Tim Henman believes the French Open quarter-final between Novak Djokovic and Rafael Nadal is the “most important men’s match in the last 10 years”.
The two long-time rivals will meet for the 59th time on Tuesday evening.
Djokovic leads the head-to-head record 30-28 and won their most recent meeting in the semi-finals of the French Open last year.
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If Djokovic wins again he would be a step closer to a 21st Grand Slam title and equalling the record held by Nadal.
Asked about the significance of the match, former British No. 1 Henman said on Eurosport: “There was [Roger] Federer v Djokovic at Wimbledon in 2019 but the consequences of this, with Rafa on 21 Slams and Djokovic on 20, trying to draw level, I think in the men’s game it’s the most important match in the last 10 years.”
Seven-time Grand Slam champion Mats Wilander added: “I thought last year’s semi-final was, and now we know it wasn’t, because Novak won, and then Rafa won the Australian Open.
“This feels like it but who knows how long these guys will keep going. It’s just a privilege to be around and to get a seat and watch them.”
The winner of the match will face either Carlos Alcaraz or Alexander Zverev, who meet earlier on Tuesday.
There was debate over whether Djokovic v Nadal would be scheduled for the evening session, with the conditions seemingly set to favour the world No. 1.
However, Nadal beat Djokovic in straight sets in the final when he won the French Open final in 2020 when the tournament was played in autumn after the Covid-19 pandemic.
“I think we are going to see a fast match in terms of ball striking and aggressiveness,” said Wilander.
“The crowd are going to favour Rafa because he’s the only one here who is always the favourite and they still root for him; they usually root for the underdog. I think if that happens Novak is so good at turning that into a positive and using that adversity to fire himself up.”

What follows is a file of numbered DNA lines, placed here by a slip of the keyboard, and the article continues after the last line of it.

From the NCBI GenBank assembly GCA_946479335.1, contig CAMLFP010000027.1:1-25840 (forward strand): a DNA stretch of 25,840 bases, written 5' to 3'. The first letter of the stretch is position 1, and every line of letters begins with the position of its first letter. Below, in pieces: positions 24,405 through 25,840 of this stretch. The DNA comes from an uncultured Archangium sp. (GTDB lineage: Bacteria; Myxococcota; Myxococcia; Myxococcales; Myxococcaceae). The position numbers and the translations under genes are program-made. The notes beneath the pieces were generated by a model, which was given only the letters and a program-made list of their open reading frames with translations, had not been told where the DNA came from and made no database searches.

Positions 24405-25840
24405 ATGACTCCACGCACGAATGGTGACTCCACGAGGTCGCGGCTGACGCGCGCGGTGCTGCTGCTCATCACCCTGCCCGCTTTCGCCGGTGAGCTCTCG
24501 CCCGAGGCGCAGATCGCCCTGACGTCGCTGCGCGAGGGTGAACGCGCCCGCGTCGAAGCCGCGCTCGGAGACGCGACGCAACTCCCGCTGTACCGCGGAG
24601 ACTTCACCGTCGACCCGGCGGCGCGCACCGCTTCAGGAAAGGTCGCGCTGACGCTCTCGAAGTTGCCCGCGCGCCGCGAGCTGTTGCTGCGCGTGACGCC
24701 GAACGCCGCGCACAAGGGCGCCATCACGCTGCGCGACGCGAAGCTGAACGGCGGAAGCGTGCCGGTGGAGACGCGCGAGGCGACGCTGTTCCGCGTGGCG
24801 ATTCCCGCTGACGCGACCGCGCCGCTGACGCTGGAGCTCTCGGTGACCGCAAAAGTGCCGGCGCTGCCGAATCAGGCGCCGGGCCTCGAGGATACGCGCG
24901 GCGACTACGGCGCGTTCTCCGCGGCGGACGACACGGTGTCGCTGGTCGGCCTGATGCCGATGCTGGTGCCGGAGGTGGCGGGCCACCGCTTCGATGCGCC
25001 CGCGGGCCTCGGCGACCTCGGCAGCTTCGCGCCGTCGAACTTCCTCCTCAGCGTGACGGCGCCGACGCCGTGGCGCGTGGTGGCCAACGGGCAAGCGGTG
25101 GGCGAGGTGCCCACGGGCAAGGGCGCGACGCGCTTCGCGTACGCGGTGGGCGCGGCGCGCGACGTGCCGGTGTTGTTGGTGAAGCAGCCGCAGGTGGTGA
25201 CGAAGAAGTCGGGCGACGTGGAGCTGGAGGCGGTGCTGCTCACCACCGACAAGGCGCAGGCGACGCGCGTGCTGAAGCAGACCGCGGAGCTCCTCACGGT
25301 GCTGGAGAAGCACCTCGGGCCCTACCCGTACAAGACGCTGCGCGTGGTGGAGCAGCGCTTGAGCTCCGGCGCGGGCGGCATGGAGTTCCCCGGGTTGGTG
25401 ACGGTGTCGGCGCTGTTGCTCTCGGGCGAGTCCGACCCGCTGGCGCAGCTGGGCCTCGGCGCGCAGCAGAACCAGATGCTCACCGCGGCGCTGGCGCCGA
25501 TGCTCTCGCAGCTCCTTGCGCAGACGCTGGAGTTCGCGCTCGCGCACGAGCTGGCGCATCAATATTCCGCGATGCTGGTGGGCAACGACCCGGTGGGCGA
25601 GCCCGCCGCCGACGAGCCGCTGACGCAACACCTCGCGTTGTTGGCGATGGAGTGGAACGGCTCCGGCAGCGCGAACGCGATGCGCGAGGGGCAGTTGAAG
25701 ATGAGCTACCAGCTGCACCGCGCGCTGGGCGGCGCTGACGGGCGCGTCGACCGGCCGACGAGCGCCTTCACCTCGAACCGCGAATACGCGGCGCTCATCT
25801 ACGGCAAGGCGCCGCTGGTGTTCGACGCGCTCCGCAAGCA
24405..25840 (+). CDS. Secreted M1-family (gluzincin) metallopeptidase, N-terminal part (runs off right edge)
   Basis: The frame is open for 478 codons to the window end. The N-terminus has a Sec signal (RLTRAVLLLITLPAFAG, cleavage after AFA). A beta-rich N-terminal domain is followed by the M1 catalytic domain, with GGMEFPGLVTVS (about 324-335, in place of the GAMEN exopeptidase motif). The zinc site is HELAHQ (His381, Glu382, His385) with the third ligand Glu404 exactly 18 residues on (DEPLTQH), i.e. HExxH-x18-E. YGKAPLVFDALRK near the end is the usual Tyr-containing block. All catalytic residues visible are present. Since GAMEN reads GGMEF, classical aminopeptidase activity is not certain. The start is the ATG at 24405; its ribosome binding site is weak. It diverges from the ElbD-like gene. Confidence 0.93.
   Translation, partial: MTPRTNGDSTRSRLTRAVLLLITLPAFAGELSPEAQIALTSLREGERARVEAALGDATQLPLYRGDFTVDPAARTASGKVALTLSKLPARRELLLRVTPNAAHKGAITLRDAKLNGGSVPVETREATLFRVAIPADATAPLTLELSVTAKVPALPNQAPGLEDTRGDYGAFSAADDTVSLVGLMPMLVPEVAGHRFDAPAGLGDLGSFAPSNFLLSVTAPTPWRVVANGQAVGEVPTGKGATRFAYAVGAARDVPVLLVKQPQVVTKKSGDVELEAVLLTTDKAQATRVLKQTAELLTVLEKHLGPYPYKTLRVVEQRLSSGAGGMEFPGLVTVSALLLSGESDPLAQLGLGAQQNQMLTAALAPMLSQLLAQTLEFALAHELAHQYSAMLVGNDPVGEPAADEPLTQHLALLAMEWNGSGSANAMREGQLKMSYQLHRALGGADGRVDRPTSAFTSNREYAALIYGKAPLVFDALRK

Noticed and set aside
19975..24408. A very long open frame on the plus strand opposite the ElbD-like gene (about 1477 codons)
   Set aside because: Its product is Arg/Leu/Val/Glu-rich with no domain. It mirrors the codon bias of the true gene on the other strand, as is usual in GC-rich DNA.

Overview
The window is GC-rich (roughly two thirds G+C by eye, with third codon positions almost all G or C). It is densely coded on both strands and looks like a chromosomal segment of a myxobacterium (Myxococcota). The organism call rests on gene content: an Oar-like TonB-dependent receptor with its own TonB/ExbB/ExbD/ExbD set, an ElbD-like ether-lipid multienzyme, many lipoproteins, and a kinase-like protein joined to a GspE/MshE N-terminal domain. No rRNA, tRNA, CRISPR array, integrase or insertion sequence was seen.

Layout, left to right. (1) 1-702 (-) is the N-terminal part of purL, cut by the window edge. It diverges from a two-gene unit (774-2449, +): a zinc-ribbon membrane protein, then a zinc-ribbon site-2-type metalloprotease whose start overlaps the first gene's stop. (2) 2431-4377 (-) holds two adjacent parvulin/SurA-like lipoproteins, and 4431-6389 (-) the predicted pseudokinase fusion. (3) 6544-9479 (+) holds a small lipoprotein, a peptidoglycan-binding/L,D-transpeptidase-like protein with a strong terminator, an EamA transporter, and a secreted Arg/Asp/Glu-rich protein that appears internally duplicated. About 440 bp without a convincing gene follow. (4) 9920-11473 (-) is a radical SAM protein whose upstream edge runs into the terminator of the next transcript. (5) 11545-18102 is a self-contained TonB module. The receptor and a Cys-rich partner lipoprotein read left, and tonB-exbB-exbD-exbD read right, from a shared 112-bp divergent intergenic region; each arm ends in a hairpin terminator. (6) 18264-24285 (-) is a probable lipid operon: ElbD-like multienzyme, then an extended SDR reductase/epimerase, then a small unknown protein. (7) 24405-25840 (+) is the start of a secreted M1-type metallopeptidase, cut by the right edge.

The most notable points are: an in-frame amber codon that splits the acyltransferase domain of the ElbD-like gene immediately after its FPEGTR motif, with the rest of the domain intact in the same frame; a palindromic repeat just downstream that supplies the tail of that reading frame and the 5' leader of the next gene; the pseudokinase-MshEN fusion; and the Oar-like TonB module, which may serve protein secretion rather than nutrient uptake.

Whoever emerges from the top half of the draw is likely be the strong favourite in the final after world No. 2 Daniil Medvedev and world No. 4 Stefanos Tsitsipas both lost on Monday.
Tsitsipas made the final last year but was beaten in four sets by 19-year-old Holger Rune, while Medvedev lost to an inspired Marin Cilic.
Wilander thinks Djokovic and Nadal will be aware that there is still more to come despite the anticipation around their meeting.
“It’s a big match for us but them it’s a quarter-final. They then have to play perhaps the hottest player in the world in Alcaraz, then maybe Marin Cilic or Holger Rune, I think Rafa and Novak understand that better than we realise.
“It’s a big rivalry but I have to beat this guy and save some energy still, I think that’s the way they will be looking at it.”
Djokovic has won nine matches in a row without dropping a set and says he is expecting a physical battle against Nadal.
“I'm glad that I didn't spend too much time on the court myself up to quarter-finals, knowing that playing him in Roland Garros is always a physical battle, along with everything else.
“It’s a huge challenge and probably the biggest one that you can have here in Roland Garros. I'm ready for it… I like the way I have been feeling, the way I have been hitting the ball. I will focus on what I need to do.”
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